No Fault Divorce: How To Submit A Joint Application
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The introduction of No-Fault Divorce on April 6 will enable separating couples to submit a joint application on mutual terms for the first time ever.
No-Fault Divorce brings far-reaching changes to divorce laws. It follows a three-decade long campaign spearheaded by family justice group Resolution and supported by family lawyers including our firm.
The process finally ends the bitter ‘blame game’ and eliminates the need for separating couples to prove some form of fault or to live apart for at least two years before being granted a divorce.
If you are among the couples looking to make a joint application, here are the steps to take.
As joint Applicants you can both apply for a Divorce Order if your marriage has broken down irretrievably. You must also confirm that you have discussed the possibility of a reconciliation.
Firstly, you will need to agree between yourselves who will be the first Applicant as they will start the process by completing the application. The other spouse will then have the opportunity to complete, review and provide any additional details. Both of you will need to sign a statement of truth confirming the facts in the document are true before filing the application.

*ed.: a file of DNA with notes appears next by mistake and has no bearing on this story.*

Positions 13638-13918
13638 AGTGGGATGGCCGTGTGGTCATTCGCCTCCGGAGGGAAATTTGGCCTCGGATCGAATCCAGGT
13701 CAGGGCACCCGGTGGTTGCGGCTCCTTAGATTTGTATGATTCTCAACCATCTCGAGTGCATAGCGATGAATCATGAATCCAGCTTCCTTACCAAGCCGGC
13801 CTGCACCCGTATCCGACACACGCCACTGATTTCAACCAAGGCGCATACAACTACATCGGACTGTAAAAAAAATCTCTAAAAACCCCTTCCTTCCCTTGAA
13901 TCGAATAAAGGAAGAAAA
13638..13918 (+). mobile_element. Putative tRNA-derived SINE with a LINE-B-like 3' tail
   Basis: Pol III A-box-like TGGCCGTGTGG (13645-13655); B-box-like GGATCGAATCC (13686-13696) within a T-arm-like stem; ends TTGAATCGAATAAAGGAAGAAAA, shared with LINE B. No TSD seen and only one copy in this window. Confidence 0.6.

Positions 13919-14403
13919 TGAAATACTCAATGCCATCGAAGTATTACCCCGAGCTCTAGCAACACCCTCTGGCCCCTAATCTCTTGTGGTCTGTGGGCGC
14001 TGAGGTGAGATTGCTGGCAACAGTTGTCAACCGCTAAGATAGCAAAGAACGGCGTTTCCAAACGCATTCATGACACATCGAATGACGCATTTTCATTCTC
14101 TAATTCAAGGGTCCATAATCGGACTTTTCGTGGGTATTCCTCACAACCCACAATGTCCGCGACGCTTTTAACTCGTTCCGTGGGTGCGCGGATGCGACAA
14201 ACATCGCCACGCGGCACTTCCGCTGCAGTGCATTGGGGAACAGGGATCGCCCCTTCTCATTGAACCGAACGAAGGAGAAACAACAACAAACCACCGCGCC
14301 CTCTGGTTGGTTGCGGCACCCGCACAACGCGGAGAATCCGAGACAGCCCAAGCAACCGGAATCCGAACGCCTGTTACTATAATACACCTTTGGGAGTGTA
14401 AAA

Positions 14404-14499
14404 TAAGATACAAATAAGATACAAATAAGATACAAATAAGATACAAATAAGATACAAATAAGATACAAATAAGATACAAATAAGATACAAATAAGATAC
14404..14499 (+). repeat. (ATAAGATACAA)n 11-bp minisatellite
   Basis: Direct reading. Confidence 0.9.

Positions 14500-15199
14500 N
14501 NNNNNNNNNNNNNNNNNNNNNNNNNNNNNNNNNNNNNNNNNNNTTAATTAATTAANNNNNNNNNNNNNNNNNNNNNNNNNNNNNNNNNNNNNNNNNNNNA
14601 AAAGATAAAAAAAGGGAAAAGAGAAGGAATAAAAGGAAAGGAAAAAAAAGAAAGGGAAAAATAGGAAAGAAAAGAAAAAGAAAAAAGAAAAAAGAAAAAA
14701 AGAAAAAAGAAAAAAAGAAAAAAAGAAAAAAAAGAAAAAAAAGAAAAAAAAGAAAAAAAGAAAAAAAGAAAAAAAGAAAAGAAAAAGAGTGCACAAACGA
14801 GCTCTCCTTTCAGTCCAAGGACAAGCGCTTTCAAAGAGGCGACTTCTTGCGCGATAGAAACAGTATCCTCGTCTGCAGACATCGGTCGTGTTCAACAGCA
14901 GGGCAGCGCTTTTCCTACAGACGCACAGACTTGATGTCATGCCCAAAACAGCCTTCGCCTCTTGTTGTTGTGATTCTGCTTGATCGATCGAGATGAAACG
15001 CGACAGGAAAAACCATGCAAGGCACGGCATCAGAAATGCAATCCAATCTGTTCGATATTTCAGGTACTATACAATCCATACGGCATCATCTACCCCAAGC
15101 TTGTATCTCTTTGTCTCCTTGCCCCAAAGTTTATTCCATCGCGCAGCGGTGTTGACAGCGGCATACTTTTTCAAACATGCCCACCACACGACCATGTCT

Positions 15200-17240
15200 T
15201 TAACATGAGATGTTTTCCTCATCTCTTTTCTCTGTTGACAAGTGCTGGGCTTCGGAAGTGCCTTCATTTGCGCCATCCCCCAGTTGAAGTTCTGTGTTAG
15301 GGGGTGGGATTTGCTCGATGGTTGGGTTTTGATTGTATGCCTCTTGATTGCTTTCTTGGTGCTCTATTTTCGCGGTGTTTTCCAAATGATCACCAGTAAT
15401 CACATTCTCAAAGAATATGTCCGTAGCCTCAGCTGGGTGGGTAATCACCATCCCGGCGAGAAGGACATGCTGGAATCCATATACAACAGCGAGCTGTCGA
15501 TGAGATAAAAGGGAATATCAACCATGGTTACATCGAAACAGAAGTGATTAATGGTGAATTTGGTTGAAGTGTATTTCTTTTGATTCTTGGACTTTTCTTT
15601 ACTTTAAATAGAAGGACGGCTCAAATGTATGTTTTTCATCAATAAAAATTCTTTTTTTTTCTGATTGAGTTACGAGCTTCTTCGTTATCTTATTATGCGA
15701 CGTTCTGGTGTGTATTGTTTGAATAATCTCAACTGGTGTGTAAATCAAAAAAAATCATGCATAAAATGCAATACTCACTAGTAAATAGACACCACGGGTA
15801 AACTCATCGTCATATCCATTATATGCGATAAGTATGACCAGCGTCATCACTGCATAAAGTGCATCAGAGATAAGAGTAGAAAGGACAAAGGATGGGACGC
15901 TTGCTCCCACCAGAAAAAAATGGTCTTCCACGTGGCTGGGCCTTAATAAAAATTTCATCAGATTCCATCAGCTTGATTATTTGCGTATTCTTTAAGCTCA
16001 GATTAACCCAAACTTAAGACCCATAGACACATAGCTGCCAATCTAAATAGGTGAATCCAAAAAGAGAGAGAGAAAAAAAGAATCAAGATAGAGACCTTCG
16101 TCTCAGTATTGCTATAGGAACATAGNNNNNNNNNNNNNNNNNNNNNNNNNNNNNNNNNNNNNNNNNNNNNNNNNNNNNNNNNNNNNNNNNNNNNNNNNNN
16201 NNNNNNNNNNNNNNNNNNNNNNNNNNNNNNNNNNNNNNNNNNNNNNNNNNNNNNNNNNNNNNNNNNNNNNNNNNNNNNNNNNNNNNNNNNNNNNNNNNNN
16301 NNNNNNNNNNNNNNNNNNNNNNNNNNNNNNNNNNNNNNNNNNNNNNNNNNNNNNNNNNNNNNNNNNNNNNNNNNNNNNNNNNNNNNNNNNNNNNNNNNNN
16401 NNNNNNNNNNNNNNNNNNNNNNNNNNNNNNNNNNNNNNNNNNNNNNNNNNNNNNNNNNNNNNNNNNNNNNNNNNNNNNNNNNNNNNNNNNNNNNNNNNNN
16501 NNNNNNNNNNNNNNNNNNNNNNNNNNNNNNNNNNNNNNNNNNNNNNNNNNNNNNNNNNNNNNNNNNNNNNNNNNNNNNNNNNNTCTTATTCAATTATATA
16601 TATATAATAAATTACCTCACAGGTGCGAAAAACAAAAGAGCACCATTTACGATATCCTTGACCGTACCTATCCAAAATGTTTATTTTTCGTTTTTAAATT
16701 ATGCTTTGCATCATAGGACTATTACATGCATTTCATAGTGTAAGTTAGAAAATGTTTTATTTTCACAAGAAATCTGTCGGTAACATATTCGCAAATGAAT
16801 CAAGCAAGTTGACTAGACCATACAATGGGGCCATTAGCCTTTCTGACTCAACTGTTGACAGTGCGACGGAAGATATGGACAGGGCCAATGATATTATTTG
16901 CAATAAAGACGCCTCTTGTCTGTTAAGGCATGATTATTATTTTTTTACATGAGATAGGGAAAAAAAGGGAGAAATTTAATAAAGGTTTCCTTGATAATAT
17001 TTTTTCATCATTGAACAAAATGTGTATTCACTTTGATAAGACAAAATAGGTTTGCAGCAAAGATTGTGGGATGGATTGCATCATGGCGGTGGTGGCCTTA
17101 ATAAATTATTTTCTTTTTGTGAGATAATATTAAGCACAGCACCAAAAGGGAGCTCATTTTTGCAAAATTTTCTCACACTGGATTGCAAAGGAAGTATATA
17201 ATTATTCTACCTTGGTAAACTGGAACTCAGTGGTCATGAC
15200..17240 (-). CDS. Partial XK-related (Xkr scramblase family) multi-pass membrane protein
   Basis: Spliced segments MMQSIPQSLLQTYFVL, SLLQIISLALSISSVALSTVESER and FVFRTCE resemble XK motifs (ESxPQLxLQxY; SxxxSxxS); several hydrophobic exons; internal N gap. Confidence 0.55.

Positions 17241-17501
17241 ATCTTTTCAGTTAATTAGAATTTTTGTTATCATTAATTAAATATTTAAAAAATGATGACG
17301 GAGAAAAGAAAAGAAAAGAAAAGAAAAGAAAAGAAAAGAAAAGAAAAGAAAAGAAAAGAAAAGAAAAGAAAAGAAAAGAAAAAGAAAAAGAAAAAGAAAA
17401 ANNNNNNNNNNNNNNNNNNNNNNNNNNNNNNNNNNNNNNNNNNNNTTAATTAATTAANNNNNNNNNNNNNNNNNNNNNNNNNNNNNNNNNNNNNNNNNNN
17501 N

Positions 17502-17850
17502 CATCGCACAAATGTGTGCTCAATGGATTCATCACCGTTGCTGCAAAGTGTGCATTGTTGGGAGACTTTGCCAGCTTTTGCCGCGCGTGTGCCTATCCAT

You lodge a statement with the completed application for a Divorce Order, which confirms that the marriage has broken down irretrievably. You can agree between yourselves how to pay the court fee of £593 for your joint application.
The court starts the process, and you go through a 20 week ‘reflection period’ to carefully consider if you are making the right decision before you can apply for a Conditional Order (currently known as a Decree Nisi). This is a court order stating the date when a marriage will terminate unless there is a good reason to refuse to grant a divorce.
If, after 20 weeks, you still want to continue the divorce application, you inform the court and apply for a Conditional Order.
Six weeks after applying for the Conditional Order, the court can issue a Final Order (currently known as a Decree Absolute) - the legal document that terminates the marriage.
If, during the process you are unable to work together to progress the joint application, either of you can apply for a Divorce Order as an individual Applicant.
A cautionary recommendation is to ensure the financial issues are agreed before a Final Order is granted so that pensions and insurance benefits can be protected.
No-Fault Divorce aims to make it easier for couples to manage their separation and work together to avoid lengthy, costly, and stressful court disputes. An experienced family law firm can help you both with compiling the necessary documents or you can apply jointly online.